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Title: Energy efficient data collection and dissemination protocols in self-organised wireless sensor networks
Author: Edordu, C. J.
ISNI:       0000 0004 2728 084X
Awarding Body: University College London (University of London)
Current Institution: University College London (University of London)
Date of Award: 2010
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Wireless sensor networks (WSNs) are used for event detection and data collection in a plethora of environmental monitoring applications. However a critical factor limits the extension of WSNs into new application areas: energy constraints. This thesis develops self-organising energy efficient data collection and dissemination protocols in order to support WSNs in event detection and data collection and thus extend the use of sensor-based networks to many new application areas. Firstly, a Dual Prediction and Probabilistic Scheduler (DPPS) is developed. DPPS uses a Dual Prediction Scheme combining compression and load balancing techniques in order to manage sensor usage more efficiently. DPPS was tested and evaluated through computer simulations and empirical experiments. Results showed that DPPS reduces energy consumption in WSNs by up to 35% while simultaneously maintaining data quality and satisfying a user specified accuracy constraint. Secondly, an Adaptive Detection-driven Ad hoc Medium Access Control (ADAMAC) protocol is developed. ADAMAC limits the Data Forwarding Interruption problem which causes increased end-to-end delay and energy consumption in multi-hop sensor networks. ADAMAC uses early warning alarms to dynamically adapt the sensing intervals and communication periods of a sensor according to the likelihood of any new events occurring. Results demonstrated that compared to previous protocols such as SMAC, ADAMAC dramatically reduces end-to-end delay while still limiting energy consumption during data collection and dissemination. The protocols developed in this thesis, DPPS and ADAMAC, effectively alleviate the energy constraints associated with WSNs and will support the extension of sensorbased networks to many more application areas than had hitherto been readily possible.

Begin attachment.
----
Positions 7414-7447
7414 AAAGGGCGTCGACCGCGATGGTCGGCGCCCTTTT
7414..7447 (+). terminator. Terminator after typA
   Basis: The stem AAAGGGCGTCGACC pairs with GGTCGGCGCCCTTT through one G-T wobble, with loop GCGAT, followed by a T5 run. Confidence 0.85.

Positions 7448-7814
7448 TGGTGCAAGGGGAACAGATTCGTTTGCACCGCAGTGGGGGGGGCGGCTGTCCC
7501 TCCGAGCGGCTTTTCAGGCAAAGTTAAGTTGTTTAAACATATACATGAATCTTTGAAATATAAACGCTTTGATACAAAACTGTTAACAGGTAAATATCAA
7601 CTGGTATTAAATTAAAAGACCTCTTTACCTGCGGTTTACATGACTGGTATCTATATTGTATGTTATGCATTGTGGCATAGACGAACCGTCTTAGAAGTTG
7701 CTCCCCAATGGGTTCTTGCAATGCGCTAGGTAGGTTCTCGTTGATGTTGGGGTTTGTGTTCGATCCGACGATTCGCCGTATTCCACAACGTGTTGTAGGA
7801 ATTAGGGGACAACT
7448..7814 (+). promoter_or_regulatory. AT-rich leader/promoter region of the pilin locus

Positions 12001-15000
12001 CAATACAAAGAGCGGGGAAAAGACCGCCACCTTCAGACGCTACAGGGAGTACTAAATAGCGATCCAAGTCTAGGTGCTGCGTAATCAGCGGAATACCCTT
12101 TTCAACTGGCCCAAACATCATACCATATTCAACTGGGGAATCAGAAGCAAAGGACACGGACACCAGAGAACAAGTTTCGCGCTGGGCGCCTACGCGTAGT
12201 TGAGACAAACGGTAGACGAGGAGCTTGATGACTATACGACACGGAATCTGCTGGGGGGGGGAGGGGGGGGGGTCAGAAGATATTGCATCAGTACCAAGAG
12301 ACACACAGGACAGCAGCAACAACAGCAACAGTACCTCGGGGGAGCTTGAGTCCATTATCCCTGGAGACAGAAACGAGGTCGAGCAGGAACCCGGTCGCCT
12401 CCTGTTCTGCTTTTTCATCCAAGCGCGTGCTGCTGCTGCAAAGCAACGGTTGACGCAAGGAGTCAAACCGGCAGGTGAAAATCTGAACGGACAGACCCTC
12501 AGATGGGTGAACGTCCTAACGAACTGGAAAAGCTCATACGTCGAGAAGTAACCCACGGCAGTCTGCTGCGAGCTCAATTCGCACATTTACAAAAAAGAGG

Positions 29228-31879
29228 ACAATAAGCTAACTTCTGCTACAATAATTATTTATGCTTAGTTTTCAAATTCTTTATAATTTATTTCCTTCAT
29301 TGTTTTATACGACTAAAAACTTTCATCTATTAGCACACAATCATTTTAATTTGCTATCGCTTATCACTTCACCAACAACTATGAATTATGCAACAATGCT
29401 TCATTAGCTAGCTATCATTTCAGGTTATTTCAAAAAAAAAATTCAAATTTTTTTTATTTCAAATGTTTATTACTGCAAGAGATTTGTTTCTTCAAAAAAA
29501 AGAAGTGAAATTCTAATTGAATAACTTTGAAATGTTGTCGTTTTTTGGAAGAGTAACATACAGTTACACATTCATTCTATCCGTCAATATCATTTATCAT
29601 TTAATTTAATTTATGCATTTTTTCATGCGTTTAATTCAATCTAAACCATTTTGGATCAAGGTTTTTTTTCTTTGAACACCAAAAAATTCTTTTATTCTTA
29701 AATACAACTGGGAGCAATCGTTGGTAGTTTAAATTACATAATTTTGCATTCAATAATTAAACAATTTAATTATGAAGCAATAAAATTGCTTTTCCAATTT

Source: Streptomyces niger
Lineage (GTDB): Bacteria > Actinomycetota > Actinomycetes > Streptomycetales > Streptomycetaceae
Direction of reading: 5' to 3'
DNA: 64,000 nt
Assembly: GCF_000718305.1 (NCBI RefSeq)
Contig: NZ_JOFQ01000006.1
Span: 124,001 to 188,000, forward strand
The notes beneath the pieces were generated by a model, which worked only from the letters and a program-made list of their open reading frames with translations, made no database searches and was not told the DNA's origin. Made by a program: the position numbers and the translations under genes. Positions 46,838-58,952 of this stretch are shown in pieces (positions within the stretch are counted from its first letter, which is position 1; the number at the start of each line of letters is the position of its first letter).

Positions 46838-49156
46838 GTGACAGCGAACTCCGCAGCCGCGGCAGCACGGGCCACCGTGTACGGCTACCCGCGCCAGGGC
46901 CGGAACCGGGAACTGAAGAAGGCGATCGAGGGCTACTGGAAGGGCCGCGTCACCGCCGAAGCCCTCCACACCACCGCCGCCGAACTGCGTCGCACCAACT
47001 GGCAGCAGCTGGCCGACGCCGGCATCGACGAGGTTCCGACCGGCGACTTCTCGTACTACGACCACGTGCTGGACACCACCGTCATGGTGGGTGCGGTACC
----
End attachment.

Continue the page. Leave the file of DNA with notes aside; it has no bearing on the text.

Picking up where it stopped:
Supervisor: Not available Sponsor: Not available
Qualification Name: Thesis (Ph.D.) Qualification Level: Doctoral
EThOS ID:  DOI: Not available